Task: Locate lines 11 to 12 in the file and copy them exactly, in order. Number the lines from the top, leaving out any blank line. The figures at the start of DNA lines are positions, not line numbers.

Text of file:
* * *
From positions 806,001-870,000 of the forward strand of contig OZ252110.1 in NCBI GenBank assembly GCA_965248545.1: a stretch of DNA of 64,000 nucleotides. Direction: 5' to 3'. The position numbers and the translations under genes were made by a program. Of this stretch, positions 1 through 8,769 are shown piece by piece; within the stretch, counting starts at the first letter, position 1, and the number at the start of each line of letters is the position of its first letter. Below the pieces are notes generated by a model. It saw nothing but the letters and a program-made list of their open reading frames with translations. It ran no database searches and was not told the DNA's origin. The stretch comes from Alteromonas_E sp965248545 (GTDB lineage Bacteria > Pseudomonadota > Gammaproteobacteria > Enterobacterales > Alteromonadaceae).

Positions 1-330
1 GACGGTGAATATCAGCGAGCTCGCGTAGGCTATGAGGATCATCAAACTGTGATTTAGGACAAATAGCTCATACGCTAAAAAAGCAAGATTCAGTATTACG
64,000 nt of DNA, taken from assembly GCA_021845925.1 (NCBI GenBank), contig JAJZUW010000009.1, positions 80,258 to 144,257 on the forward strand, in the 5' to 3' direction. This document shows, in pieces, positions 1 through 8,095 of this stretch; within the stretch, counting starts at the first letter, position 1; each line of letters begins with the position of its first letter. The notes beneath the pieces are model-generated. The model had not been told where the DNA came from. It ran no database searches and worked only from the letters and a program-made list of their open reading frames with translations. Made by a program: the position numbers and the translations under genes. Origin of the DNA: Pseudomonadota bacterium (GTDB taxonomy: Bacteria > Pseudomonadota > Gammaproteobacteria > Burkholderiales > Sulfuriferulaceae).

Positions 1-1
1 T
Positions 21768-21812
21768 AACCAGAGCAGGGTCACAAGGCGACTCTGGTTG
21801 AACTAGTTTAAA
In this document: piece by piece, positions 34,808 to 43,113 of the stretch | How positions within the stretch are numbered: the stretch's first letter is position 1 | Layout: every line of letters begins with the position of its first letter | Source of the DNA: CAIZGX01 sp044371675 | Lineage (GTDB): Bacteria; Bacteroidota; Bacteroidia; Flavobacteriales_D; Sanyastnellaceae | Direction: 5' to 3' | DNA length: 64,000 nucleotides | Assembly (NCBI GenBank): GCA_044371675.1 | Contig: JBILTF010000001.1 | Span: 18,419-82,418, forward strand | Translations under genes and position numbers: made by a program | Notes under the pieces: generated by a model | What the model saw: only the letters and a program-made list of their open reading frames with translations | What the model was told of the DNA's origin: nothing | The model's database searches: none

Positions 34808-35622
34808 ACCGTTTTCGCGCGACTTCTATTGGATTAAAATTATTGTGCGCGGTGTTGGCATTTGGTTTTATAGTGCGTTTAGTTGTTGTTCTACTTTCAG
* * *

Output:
Positions 34808-35622
34808 ACCGTTTTCGCGCGACTTCTATTGGATTAAAATTATTGTGCGCGGTGTTGGCATTTGGTTTTATAGTGCGTTTAGTTGTTGTTCTACTTTCAG